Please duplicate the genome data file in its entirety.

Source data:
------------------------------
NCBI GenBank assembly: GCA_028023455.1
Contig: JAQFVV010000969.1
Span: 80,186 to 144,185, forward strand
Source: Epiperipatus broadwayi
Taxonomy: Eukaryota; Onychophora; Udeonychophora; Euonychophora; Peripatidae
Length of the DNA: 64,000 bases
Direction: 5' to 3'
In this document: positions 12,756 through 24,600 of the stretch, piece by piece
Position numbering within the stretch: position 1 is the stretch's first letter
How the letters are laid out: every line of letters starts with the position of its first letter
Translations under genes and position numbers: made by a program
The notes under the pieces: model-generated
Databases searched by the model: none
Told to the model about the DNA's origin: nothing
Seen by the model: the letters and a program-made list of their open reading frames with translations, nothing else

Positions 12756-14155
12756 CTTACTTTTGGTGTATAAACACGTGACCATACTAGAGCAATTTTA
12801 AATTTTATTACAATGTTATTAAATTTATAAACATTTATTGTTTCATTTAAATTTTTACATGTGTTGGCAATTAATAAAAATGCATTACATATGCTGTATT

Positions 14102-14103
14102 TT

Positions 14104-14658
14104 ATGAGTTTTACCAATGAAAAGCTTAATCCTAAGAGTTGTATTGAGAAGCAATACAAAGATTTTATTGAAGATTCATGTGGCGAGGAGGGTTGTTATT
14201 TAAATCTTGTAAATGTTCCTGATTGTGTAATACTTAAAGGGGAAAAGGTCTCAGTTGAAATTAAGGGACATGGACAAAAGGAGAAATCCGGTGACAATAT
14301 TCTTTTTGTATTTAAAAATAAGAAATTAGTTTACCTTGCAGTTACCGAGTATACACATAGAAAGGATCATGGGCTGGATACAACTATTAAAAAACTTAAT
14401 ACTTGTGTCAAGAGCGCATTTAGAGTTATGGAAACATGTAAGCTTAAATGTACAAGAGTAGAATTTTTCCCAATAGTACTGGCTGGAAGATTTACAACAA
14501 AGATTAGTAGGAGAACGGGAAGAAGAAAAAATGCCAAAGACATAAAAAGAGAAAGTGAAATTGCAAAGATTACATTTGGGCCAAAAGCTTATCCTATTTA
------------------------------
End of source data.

NCBI GenBank assembly: GCA_028023455.1
Contig: JAQFVV010000969.1
Span: 80,186 to 144,185, forward strand
Source: Epiperipatus broadwayi
Taxonomy: Eukaryota; Onychophora; Udeonychophora; Euonychophora; Peripatidae
Length of the DNA: 64,000 bases
Direction: 5' to 3'
In this document: positions 12,756 through 24,600 of the stretch, piece by piece
Position numbering within the stretch: position 1 is the stretch's first letter
How the letters are laid out: every line of letters starts with the position of its first letter
Translations under genes and position numbers: made by a program
The notes under the pieces: model-generated
Databases searched by the model: none
Told to the model about the DNA's origin: nothing
Seen by the model: the letters and a program-made list of their open reading frames with translations, nothing else

Positions 12756-14155
12756 CTTACTTTTGGTGTATAAACACGTGACCATACTAGAGCAATTTTA
12801 AATTTTATTACAATGTTATTAAATTTATAAACATTTATTGTTTCATTTAAATTTTTACATGTGTTGGCAATTAATAAAAATGCATTACATATGCTGTATT

Positions 14102-14103
14102 TT

Positions 14104-14658
14104 ATGAGTTTTACCAATGAAAAGCTTAATCCTAAGAGTTGTATTGAGAAGCAATACAAAGATTTTATTGAAGATTCATGTGGCGAGGAGGGTTGTTATT
14201 TAAATCTTGTAAATGTTCCTGATTGTGTAATACTTAAAGGGGAAAAGGTCTCAGTTGAAATTAAGGGACATGGACAAAAGGAGAAATCCGGTGACAATAT
14301 TCTTTTTGTATTTAAAAATAAGAAATTAGTTTACCTTGCAGTTACCGAGTATACACATAGAAAGGATCATGGGCTGGATACAACTATTAAAAAACTTAAT
14401 ACTTGTGTCAAGAGCGCATTTAGAGTTATGGAAACATGTAAGCTTAAATGTACAAGAGTAGAATTTTTCCCAATAGTACTGGCTGGAAGATTTACAACAA
14501 AGATTAGTAGGAGAACGGGAAGAAGAAAAAATGCCAAAGACATAAAAAGAGAAAGTGAAATTGCAAAGATTACATTTGGGCCAAAAGCTTATCCTATTTA